Tension is Everything: An Introduction

Tension is defined as trouble on the page. Tension is conflict, and is a technique writers use to keep readers guessing, forcing them to wait, making them worry, wonder, hope; it keeps the reader off balance. Without tension, writer’s cannot hold the reader’s interest.

There is a ton of beautiful writing that fails to keep the reader engaged. Tension allows the writer to ensure their prose has enough pull to keep the reader, well reading.

A tip: Keep every line, sentence, stanza, etcetera in your prose closely focused on what the character wants, and what is keeping them from getting it. Present this desire both externally and internally.

Desire without danger is pathetic at worst, and boring at best. It can be beautiful, but boring writing.

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When the writer combines what the character wants (desire), and the danger or harm that will come to the person if they get it, they automatically create tension. These risk factors need not be battles, high octane action scenes, or murders. Often the subtle, and tiny annoyances create the most tension.

Ways to Decrease and Increase Tension:

Decreases TensionIncreases Tension
AgreementDisagreement
SafetyDanger
Things are okayThings are not okay
GeneralizationSpecific information; intimate details
One thing is going onTwo or three things happening at once
Linear, chronological expositionLeaps
Moving ahead as expectedReversals
Having all needs met, ease, simplicityWanting something badly, needing, yearning
Overcoming obstacles easilyThwarted again and again
Solution = resolutionSolution to problem creates ew problem
Explanation, tellingMystery, withholding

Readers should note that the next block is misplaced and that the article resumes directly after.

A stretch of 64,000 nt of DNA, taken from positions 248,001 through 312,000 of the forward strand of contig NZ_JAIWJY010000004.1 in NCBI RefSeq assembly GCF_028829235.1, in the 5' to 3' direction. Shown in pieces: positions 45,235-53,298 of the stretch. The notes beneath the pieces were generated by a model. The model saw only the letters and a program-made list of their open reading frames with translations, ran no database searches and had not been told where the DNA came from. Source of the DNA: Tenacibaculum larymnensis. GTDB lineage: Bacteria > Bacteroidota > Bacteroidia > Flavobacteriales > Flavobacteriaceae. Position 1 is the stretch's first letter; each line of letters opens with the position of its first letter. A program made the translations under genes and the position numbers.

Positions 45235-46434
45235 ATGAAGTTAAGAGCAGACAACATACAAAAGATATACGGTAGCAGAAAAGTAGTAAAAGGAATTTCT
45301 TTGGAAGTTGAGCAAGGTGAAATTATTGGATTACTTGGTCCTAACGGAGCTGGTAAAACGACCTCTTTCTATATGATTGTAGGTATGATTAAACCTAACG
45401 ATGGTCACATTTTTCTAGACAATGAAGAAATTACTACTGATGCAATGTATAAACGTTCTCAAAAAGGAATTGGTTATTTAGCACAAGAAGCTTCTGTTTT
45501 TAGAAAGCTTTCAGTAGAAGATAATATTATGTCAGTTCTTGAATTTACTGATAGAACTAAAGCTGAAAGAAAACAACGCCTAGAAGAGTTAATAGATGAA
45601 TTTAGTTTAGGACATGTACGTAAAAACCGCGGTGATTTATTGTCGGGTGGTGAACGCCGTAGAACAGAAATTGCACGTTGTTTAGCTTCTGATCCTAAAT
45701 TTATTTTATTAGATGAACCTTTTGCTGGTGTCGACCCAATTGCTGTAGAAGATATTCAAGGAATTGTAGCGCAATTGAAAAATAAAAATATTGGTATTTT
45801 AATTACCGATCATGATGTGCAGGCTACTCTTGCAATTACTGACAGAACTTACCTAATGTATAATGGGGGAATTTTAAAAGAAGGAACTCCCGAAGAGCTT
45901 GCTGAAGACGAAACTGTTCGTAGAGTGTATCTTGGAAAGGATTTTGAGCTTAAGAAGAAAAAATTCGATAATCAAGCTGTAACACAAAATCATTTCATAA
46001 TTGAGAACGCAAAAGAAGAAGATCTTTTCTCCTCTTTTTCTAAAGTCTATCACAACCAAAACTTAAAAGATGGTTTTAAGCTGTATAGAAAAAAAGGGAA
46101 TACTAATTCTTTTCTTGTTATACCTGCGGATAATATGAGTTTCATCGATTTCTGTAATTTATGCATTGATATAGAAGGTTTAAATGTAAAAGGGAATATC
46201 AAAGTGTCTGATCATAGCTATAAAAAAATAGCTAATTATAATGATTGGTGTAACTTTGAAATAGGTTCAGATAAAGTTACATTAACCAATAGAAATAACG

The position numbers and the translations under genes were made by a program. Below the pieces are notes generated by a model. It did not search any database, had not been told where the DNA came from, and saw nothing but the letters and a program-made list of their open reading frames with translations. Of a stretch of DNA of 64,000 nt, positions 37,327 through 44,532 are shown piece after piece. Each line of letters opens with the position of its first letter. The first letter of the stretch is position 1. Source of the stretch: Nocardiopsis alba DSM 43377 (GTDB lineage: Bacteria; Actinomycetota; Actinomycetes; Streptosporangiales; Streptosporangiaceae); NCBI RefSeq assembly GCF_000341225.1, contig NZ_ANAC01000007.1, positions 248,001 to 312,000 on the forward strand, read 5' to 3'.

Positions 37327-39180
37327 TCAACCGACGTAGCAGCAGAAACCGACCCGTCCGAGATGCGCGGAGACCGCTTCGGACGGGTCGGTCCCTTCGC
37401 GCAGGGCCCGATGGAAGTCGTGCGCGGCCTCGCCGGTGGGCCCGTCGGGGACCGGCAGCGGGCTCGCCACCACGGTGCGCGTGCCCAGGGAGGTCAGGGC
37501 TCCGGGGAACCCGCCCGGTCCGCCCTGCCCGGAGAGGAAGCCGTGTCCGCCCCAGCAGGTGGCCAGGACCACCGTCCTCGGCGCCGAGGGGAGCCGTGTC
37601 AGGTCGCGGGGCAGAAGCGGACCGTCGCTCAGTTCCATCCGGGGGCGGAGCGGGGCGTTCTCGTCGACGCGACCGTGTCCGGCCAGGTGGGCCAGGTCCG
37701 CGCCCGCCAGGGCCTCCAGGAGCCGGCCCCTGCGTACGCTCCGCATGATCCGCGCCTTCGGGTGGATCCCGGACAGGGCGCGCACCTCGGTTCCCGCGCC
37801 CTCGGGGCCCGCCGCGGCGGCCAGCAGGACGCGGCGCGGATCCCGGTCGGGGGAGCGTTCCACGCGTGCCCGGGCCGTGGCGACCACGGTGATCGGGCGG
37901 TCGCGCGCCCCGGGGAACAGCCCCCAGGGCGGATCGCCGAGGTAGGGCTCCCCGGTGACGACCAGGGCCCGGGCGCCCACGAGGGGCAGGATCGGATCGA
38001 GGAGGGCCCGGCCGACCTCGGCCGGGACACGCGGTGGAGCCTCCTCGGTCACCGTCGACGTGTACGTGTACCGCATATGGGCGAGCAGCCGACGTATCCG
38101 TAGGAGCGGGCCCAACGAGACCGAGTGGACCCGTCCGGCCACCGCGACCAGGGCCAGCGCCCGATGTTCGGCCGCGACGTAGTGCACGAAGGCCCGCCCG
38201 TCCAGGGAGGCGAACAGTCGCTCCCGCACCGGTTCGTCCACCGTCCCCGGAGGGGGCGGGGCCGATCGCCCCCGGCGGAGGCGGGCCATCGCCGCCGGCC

Static character, doing nothingCharacter in action
Character alone with thoughtsCharacter in a triangle with two other characters
Speeches, interior dialoguesCrisp dialogue based on an argument
One technique used at length (all description, all dialogue, all interior thoughts …)Variety of techniques (dialogue first, then description, then interior thoughts, then more dialogue …)
All long or all short sentences or linesShort sentences or lines mixed up with longer ones
Seeing the big picture; long shotsSeeing things from very close up
(Sellers 236)

A common mistake beginning writers make is filling whole pages with direct dialogue. These conversations do not often create images in their reader’s mind; No images, no tension. Examples would be: character’s stating the obvious (in direct dialogues), monologues, long speeches, and anything predictable create weak creative writing.

“Writing is easy. All you have to do is cross out the wrong words.”

Mark Twain

There is no reason to use dialogue to capture a happy moment. The skilled writer can, for example, cover a scene in two words, they kissed, and move on to the next moment of tension (Sellers). A good way to sustain tension in dialogue, is to remember that dialogue never happens outside human action.

Tension is a subject worthy of an entire book. I did not even bring up practices of layering with triangles, layering images, and layering dialogue and action. These are all important concepts that will be discussed in later posts.

I want to hear your thoughts. How have you weaved tension? What are some of your favorite tense scenes in anything you have read or watched? Have you found any material out there that improved your writing? Comment at the bottom of the page.

Source: Sellers, Heather. The Practice of Creative Writings, 3rd Edition. Bedford/St. Martin’s Publishing. Boston, MA. 2017.

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